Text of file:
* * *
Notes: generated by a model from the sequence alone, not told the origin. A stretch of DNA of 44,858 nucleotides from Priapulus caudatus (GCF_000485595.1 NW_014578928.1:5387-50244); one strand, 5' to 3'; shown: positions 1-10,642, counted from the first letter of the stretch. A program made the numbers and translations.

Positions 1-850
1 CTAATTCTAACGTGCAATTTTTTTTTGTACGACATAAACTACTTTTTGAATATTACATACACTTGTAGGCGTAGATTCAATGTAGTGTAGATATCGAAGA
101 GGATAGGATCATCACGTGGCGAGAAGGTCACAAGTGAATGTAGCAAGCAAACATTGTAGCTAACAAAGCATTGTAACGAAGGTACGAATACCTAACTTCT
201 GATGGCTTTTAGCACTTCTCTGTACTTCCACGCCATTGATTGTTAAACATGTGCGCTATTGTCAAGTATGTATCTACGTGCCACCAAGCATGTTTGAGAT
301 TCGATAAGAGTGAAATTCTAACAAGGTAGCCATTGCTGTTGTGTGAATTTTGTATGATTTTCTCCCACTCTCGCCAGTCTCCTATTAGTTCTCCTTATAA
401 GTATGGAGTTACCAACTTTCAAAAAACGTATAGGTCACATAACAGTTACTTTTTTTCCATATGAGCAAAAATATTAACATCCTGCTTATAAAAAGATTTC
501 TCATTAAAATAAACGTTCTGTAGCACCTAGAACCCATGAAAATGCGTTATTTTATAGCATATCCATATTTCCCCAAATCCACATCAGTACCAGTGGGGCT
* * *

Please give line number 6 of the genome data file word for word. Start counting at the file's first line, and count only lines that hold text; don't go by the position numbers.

301 TCGATAAGAGTGAAATTCTAACAAGGTAGCCATTGCTGTTGTGTGAATTTTGTATGATTTTCTCCCACTCTCGCCAGTCTCCTATTAGTTCTCCTTATAA